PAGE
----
Indian origin leader likely to be President of Suriname

Suriname PIOs acquire political heft, alongside economic power


July 1, 2020

/ By / Kolkata

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The Progressive Reform Party (VHP), led by Chandrikapersad Santokhi, won 20 seats in Suriname’s 51-seat Parliament

A former Dutch colony in Latin America, Suriname, is home to a sizeable population of persons of Indian origin. A PIO is likely to take over as President of the country next month.

After a gap of over 30 years, an Indian-origin leader is well positioned to take charge as the President of Suriname, a former Dutch colony in South America. In the elections to the Parliament, the Progressive Reform Party (VHP), led by former Justice Minister Chandrikapersad ‘Chan’ Santokhi, won 20 seats in Suriname’s 51-seat Parliament. The incumbent NDP party, to which outgoing President Desi Boutersé belongs, managed to secure only 16 seats. Though the election produced a hung Parliament, the VHP said it had reached an agreement with three smaller parties that would give its bloc 33 seats — one short of the two-thirds majority needed to elect the next president of the small country on the north-eastern shoulder of South America.

Suriname, earlier known as Dutch Guiana, is one of South America’s smallest countries. Considered to be the most ethnically diverse countries in the Americas, the country is home to people who once descended from Africa, India and Java (Indonesia). About, 230,000 or over 37 pc of the inhabitants in the country are persons of Indian origin. Though numerically strong and economically well off, the Indians have had limited share of political power, with the last elected President being Ramsewak Shankar who was deposed in a military coup in 1990 by the current President Dési Bouterse, after barely two years in power.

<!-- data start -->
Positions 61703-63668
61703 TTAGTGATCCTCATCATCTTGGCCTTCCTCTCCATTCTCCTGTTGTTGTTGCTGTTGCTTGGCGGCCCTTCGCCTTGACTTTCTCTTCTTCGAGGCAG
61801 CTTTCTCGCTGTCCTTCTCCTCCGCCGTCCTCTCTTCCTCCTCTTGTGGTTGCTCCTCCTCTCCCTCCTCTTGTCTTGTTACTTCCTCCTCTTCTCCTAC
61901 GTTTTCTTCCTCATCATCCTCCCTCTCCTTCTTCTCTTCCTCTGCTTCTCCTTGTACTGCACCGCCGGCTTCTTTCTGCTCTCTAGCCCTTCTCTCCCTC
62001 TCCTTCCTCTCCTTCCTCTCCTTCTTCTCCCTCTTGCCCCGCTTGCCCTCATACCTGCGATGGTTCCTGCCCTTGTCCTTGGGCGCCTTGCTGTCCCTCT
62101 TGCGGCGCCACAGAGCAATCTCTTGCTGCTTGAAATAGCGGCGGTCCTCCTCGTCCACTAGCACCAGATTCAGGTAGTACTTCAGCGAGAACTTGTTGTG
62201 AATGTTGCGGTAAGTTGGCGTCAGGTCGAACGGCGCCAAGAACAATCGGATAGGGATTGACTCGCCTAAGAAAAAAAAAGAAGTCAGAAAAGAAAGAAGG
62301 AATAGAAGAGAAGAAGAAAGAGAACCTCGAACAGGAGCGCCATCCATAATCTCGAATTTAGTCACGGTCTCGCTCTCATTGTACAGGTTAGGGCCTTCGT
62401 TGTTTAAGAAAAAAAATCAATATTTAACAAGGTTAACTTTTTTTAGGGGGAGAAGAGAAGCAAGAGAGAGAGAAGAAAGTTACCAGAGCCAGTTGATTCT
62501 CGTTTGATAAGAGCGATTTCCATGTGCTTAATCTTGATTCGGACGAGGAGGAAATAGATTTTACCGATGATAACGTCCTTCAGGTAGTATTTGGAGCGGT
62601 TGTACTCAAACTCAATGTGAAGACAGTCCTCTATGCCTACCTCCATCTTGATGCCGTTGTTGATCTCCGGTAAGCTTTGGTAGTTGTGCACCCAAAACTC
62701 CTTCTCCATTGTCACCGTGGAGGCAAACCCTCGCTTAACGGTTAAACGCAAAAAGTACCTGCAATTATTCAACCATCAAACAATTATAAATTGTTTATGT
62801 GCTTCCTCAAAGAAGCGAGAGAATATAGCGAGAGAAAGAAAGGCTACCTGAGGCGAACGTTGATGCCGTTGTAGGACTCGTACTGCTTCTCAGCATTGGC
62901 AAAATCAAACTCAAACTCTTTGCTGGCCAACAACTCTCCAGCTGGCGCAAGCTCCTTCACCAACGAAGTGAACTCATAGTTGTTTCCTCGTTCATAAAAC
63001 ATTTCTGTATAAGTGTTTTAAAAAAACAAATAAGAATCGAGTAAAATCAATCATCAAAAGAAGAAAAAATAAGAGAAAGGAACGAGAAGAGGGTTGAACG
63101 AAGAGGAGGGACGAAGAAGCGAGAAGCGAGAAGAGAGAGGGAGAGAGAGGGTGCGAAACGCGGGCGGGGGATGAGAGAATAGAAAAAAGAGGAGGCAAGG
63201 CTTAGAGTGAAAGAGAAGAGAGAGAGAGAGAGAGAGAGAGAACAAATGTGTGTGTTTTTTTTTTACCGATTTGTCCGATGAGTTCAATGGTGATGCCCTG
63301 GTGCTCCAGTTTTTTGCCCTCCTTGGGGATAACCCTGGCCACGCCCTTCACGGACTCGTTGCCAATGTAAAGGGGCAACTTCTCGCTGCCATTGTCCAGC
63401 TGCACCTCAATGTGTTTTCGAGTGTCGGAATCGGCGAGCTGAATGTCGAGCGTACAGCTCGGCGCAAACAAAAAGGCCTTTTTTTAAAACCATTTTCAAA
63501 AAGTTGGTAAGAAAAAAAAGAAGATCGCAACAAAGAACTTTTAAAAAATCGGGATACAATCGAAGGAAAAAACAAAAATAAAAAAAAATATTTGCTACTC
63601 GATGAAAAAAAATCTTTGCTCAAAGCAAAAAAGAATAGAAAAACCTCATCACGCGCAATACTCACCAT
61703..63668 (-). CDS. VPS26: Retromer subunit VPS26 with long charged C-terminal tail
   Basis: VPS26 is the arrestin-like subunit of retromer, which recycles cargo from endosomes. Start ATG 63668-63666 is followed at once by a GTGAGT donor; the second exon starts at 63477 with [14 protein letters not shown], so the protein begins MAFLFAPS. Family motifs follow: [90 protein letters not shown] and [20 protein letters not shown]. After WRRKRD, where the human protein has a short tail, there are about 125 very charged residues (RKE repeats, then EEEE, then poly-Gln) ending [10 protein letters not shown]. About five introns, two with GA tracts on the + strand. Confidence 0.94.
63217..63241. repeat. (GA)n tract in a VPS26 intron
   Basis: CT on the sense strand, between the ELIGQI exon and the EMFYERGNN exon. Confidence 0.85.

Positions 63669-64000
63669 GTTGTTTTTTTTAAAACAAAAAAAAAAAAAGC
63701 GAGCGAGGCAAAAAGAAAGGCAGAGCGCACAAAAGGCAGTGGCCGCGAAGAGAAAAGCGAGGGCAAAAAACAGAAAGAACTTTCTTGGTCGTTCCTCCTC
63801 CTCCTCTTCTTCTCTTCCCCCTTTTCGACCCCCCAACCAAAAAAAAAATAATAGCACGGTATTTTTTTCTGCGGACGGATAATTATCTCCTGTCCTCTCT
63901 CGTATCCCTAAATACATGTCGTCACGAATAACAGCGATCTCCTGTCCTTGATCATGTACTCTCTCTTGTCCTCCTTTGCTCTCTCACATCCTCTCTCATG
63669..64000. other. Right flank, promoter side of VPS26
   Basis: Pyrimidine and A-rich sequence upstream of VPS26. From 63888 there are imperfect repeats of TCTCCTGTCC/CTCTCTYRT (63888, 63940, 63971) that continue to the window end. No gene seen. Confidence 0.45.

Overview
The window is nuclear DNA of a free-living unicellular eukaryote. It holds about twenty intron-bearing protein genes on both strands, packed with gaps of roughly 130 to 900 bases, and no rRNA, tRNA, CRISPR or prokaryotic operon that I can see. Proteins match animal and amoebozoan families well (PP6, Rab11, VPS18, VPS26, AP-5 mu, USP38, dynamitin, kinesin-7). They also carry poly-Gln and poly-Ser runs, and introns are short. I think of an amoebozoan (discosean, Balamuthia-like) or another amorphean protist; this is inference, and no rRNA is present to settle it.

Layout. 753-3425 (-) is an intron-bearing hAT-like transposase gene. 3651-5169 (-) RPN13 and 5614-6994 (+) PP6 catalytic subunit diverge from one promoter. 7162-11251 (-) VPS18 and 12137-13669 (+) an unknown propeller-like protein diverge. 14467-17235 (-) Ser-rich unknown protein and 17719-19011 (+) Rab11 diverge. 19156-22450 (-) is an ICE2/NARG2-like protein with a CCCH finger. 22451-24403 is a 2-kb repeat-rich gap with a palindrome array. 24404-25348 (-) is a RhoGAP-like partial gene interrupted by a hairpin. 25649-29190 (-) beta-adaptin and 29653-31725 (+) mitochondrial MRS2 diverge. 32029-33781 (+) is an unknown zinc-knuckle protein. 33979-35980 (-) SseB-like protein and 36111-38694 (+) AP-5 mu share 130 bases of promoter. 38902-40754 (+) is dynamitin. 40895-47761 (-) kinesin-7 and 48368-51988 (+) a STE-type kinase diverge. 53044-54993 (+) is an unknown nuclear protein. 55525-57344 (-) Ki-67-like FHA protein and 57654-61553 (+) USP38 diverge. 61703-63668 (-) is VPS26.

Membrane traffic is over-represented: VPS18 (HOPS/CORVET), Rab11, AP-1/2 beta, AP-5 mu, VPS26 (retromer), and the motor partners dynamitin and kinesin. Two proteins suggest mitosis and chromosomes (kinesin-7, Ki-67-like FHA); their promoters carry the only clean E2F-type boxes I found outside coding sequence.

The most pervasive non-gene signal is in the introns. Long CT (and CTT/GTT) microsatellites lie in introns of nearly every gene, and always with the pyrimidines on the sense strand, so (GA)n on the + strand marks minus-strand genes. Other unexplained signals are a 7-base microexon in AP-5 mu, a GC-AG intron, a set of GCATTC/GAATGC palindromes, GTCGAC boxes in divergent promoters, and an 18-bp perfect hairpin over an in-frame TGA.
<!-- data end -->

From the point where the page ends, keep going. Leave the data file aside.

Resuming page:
Thus, Santokhi could become only the second Indian origin person to be elected as the President of the country. On May 30, 2020, he threw his hat in the ring and announced his candidacy for the top job.

On June 29, the VHP duly nominated Chan Santokhi as its candidate for the Presidency. The parliament will select the next president by August. Santokhi, 61, has proposed to bolster a struggling economy by boosting industry and agriculture and by appealing for investment by the nearly 400,000 people of Surinamese origin living in the Netherlands.

Santokhi is a former police commissioner and former minister of justice and police who graduated from the Police Academy of the Netherlands in Apeldoorn. In 1982 he returned to Suriname to work as a police inspector in Geyersvlijt and Wanica until he was appointed in 1989 as head of the national criminal investigation department. In 1991 he was appointed chief commissioner of police.

In 2005, Santokhi was sworn in as Minister of Justice and Police on behalf of VHP. During this period, he was actively involved in crackdown on crime, particularly drug trafficking and a strict, no nonsense enforcement of law and order. He notably completed the investigations into the allegations of murder levelled against Bouterse and based on which the incumbent President was convicted and sentenced to 20 years’ imprisonment. In 2011, Santokhi was elected as chairman of VHP, which was once the party of the PIOs in the country but has grown, since the appointment of Santokhi as chairman, into a multi-ethnical party.



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